Building a Resilient Workforce
When & Where
1:00 PM to 2:30 PM
Building a Resilient Workforce: What We Learned From the Leaders of Youngstown, Ohio
Youngstown’s Mahoning Valley has suffered dual blows in recent months. In 2019, one of its largest employers, the Lordstown General Motors (GM) plant, closed its doors. In 2020, the area has been hit hard by COVID-19.
On June 19, 2020, Chair of the Board of Governors of the Federal Reserve System Jerome Powell, Federal Reserve Bank of Cleveland President and CEO Loretta J. Mester, and Youngstown-area community leaders and business owners came together virtually to discuss ways Youngstown has been helping their workforces build resiliency to better withstand shocks, including health emergencies and business closures.
President Mester moderated the discussion and provided opening remarks. She noted the importance of resiliency for workforces and the communities they support, especially during the pandemic, and that Youngstown is uniquely positioned for this conversation: “Few regions have been called on to be resilient as often as Youngstown has been,” she said.
In his introductory remarks, Chair Powell told the panelists that their “feedback can be an invaluable example for other communities with similar challenges.”
Both President Mester and Chair Powell noted the importance of the event taking place on Juneteenth during a time of renewed focus on racial injustice. "As the national discussion continues, it is critical to remember that equity includes access to education, work, and economic opportunity," Powell said.
- Sarah Boyarko, Chief Operating Officer and Senior Vice President of Economic Development, Youngstown Warren Regional Chamber
- Jessica Borza, Executive Director, Mahoning Valley Manufacturing Coalition
- Jamael Tito Brown, Mayor, City of Youngstown
- Nick Chretien, Program Manager, Economic Action Group
- Jim Tressel, President, Youngstown State University
- Carmella Williams, Director of Diversity & Inclusion, Youngstown Business Incubator; Owner and Kitchen Chemist, CarmellaMarie Inc.
Key takeaways from the event
What steps have organizations taken to help the Youngstown-area workforce and community build resiliency?
- Companies, educational institutions, political leaders, and economic development professionals collaborated on plans to diversify workers’ skills and the industries that call the Youngstown area home.
- When the Lordstown GM plant closed, organizations supplied the GM workforce with the names of more than 100 companies with job openings as well as lists of resources for education and training opportunities. In addition, Eastern Gateway Community College provided dislocated workers with free tuition for certificate programs, and an area company donated gift cards.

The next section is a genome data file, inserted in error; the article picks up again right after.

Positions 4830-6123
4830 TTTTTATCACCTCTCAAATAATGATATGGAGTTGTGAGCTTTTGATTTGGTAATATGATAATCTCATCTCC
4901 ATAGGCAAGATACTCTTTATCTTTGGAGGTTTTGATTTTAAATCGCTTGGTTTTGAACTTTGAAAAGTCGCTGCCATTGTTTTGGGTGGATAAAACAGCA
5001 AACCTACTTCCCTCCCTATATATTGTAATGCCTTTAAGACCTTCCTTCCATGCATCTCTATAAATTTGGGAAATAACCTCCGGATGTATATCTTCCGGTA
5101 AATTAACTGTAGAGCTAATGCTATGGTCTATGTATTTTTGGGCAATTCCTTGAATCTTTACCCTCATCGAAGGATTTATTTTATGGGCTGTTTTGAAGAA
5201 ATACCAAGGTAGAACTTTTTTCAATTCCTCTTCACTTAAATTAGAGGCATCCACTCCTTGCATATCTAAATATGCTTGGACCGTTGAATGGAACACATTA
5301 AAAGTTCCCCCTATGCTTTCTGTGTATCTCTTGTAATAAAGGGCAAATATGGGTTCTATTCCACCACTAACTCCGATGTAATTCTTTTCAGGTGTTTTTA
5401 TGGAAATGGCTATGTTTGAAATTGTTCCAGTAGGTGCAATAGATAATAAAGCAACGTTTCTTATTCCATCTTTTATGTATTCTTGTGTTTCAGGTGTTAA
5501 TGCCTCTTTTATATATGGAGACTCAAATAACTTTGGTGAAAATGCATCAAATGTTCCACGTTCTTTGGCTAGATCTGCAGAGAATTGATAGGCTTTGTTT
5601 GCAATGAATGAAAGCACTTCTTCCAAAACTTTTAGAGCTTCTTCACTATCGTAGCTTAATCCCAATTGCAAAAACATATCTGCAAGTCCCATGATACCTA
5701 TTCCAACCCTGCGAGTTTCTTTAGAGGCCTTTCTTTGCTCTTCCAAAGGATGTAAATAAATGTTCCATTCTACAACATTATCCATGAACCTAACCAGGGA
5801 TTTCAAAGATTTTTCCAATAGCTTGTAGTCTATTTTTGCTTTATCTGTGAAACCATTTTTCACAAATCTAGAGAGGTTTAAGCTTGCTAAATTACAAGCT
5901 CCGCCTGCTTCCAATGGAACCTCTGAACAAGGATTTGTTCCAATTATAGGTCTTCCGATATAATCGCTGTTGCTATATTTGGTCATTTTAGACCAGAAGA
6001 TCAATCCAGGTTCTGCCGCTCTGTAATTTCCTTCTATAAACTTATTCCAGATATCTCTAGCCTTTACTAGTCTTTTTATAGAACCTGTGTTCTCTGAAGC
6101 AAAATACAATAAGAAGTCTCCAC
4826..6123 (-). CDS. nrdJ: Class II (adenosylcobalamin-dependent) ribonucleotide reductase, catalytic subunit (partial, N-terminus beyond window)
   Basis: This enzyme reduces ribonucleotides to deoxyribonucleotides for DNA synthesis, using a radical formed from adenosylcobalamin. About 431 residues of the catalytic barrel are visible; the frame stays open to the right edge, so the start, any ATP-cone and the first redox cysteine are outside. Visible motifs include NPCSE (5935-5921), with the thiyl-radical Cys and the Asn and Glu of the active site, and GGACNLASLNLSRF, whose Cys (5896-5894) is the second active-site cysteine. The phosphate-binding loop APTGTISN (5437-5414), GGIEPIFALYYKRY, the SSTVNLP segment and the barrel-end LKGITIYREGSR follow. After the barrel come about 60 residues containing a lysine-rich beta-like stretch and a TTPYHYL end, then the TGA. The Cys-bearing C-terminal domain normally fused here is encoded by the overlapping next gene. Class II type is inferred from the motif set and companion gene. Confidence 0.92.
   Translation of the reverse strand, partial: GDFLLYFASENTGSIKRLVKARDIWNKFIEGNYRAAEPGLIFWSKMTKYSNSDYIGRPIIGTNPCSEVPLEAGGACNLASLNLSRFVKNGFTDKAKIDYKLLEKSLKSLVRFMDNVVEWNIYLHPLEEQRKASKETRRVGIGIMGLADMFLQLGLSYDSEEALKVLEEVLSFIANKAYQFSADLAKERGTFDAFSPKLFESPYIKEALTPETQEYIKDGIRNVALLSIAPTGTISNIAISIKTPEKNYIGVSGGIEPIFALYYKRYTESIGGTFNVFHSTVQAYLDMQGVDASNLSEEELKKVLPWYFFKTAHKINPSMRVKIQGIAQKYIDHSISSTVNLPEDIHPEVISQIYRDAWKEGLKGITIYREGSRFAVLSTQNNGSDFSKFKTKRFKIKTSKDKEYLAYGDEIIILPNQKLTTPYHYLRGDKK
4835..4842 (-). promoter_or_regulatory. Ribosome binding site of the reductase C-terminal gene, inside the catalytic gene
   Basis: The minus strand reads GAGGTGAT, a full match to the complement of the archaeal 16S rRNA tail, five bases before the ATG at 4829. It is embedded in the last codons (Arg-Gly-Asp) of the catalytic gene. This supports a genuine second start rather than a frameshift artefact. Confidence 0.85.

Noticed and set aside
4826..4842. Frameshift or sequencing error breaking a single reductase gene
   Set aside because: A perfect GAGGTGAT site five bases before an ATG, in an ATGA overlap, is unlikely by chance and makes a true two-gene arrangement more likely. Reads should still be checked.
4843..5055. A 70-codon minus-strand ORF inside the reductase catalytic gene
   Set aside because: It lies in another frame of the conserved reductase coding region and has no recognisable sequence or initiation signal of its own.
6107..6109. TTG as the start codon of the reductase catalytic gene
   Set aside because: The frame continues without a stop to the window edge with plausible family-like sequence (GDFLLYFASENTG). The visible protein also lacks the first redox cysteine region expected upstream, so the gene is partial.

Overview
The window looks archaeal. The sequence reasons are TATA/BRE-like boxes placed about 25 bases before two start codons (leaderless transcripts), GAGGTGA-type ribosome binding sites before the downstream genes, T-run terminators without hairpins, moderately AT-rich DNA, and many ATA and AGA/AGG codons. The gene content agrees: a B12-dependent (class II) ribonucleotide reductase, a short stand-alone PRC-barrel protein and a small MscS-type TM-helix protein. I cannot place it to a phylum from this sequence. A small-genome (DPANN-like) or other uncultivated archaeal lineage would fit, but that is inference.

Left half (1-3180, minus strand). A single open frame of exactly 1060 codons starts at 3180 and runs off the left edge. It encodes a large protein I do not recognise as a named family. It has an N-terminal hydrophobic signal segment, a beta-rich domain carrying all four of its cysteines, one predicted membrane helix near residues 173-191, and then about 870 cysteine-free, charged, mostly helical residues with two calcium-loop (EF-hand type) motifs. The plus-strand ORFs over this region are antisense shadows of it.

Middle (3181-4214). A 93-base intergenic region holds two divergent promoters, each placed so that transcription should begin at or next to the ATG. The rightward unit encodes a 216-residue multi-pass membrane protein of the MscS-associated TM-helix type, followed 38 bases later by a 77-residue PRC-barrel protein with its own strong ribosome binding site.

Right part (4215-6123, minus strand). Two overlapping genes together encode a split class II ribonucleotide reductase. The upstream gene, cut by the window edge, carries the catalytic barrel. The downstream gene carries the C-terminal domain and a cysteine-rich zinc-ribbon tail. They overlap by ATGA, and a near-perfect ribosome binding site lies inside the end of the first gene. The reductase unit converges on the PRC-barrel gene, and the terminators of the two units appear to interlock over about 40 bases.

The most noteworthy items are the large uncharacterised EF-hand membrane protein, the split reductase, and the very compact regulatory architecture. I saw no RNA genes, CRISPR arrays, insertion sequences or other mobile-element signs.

How can the community use education and collaboration to build resilience?
- Help labor forces become comfortable with lifelong learning
- Explain the range of career opportunities available to young people in their communities
- Develop “earn and learn” programs, such as apprenticeships
- Work with technical centers, community colleges, universities, local government, and others to create programs that tailor worker skills to the immediate needs of local employers
What’s important to keep in mind when moving forward after the pandemic?
- Ensuring equity for all community members
- Helping businesses diversify their customer bases and ways to sell (online vs. in-person)
- Keeping the workforce pipelines open through strong and accelerated training at local educational institutions
- Continuing and expanding economic and workforce development projects to reach a broader range of residents, such as women and minorities
- Creating pandemic-resistant workplaces; for example, making it easier to socially distance
- Plans for remote, in-person, and hybrid learning models for educational institutions
“One of the things that gives you hope about the future is that everyone is being innovative in a very difficult situation…As Chair Powell said in the beginning, we will get through this. It’s going to be hard, but with the attitude that you all showed today, I think we definitely will do that.”
- President Mester
“It’s a time of great turbulence and challenge in the country and all of that has been hitting Youngstown particularly hard. Youngstown has had its challenges,” Powell said. “You have a lot of smart, dedicated, focused people and organizations around the table thinking hard about how to make this work. That really is the pattern we have seen in our work with communities around the country. That’s what works.”
- Chair Powell
Watch the full video of the event, which was the first in a two-part series. Stay tuned for information about part two, which is expected to take place during the fall of 2020.
Learn more about building resilience in our multimedia manufacturing story.